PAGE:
"So, naturalists observe, a flea has smaller fleas that on him prey; and these have smaller still to bite ’em; and so proceed ad infinitum."
- Jonathan Swift
April 19, 2010
April 19 - Placentanema gigantissma
The parasite featured today is the longest known parasitic nematode, appropriately, its host is also one of the largest known living animal - the sperm whale (Physeter macrocephalus). The name of this parasite is Placentanema gigantissma, and it is indeed a gigantic worm. The female worm can reach up to 8.4 m long, while the smaller male reach "only" 3.75 m in length.
Its scientific name also indicates its peculiar microhabitat - this nematode has only ever been found in the uterus and placenta of female sperm whales. Even though they are relatively common, very little is known about this species. How this parasite transmit from host to host is currently unknown, though it is likely that this is facilitated by the expulsion of the placenta (with the female worm within) at birth, and eggs are released as the female worm decomposes. It has been suggested that larval worms infect the female whale prior to sexual maturity and remain dormant until the whale becomes pregnant.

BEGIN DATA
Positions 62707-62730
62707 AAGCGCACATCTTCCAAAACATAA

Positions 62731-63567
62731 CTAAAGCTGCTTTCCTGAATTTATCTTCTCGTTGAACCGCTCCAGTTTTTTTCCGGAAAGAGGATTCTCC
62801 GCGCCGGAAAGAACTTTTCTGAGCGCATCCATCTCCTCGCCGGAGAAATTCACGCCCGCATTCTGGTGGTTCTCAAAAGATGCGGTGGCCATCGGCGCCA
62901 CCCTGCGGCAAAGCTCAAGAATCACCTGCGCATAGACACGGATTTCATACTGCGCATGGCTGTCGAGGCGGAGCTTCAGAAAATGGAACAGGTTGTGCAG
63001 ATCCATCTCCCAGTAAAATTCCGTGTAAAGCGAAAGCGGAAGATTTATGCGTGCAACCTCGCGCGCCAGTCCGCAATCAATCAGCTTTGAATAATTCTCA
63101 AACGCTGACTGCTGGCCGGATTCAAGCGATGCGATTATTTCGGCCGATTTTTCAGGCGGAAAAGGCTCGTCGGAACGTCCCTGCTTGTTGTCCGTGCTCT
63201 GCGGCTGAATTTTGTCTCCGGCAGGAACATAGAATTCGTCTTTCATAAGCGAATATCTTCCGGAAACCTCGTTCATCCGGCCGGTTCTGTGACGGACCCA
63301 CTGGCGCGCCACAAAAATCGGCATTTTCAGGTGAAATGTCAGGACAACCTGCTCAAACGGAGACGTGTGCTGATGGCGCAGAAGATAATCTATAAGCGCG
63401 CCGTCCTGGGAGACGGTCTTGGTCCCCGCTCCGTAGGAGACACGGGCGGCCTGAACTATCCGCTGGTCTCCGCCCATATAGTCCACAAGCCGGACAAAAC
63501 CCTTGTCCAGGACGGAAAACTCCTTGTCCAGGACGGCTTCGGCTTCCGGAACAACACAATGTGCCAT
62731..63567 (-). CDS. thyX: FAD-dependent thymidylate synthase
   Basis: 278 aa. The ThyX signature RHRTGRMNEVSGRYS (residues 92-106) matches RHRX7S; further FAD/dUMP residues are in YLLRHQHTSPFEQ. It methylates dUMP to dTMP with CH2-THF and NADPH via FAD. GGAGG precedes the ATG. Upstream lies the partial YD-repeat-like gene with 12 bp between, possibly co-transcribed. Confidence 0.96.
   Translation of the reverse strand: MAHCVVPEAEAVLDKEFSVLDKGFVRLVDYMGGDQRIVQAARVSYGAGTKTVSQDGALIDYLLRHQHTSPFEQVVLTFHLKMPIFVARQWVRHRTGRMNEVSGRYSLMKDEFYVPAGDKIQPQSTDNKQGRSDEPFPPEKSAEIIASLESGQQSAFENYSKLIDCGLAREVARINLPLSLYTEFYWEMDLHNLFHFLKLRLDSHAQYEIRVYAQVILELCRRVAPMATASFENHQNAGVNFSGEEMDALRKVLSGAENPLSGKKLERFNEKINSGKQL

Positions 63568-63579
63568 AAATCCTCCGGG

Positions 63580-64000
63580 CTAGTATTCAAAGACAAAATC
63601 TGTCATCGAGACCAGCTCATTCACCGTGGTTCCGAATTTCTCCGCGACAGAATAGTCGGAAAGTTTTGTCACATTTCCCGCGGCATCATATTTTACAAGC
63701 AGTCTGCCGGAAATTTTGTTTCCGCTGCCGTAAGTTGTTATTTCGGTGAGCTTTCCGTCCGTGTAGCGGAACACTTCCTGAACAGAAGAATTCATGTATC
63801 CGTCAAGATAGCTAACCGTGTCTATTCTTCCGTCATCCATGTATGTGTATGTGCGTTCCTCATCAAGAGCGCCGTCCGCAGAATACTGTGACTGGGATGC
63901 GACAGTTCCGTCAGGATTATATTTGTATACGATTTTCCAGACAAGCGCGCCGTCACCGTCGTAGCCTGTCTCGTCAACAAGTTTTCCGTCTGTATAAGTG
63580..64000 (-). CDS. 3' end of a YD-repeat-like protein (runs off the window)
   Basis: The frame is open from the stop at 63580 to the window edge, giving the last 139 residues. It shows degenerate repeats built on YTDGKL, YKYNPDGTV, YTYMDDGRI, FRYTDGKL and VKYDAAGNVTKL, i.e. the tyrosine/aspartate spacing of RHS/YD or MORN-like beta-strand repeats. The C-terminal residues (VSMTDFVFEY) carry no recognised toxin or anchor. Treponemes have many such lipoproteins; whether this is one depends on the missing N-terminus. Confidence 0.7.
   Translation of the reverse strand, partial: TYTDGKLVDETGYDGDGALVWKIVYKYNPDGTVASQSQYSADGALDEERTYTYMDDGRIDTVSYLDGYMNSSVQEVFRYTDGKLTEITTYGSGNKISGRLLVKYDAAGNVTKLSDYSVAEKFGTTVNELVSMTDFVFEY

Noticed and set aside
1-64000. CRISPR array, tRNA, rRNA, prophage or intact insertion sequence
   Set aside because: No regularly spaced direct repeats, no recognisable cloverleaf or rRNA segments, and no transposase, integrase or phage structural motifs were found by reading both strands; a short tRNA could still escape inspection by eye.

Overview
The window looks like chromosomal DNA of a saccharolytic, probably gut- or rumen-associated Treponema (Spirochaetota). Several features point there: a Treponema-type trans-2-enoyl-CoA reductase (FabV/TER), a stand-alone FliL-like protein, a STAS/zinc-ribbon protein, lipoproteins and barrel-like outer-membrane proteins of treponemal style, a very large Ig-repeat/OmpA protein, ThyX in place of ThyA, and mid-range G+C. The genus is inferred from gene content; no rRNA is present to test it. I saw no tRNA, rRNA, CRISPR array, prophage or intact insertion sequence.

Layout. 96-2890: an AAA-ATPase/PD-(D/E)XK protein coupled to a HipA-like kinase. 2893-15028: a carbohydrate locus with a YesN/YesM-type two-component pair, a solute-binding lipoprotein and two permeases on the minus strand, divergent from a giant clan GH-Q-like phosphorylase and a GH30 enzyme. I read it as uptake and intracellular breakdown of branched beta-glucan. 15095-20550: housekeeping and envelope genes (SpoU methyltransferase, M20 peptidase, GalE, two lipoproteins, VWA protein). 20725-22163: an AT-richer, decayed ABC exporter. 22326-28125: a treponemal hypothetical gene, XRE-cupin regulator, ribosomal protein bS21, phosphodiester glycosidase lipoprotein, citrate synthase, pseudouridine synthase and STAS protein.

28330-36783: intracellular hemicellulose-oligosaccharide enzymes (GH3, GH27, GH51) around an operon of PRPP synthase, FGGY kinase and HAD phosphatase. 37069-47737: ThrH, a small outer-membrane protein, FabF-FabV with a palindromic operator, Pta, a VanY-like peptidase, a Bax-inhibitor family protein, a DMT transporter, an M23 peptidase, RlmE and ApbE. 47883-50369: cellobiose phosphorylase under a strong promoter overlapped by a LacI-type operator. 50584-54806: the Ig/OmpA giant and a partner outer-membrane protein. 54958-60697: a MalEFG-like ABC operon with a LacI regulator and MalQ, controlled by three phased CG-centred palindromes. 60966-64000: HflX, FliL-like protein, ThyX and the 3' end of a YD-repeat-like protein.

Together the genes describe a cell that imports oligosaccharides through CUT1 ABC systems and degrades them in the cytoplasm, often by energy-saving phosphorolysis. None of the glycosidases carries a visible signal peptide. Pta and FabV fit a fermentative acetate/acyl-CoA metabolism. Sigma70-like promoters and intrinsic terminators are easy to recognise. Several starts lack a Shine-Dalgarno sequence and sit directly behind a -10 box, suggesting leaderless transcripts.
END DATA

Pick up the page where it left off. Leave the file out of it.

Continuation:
The photo is of the host, in this case a young sperm whale.
For further details, see p. 839 of Diseases of Marine Animals Vol 4 Part 2 (free to download from here)
Contributed by Tommy Leung.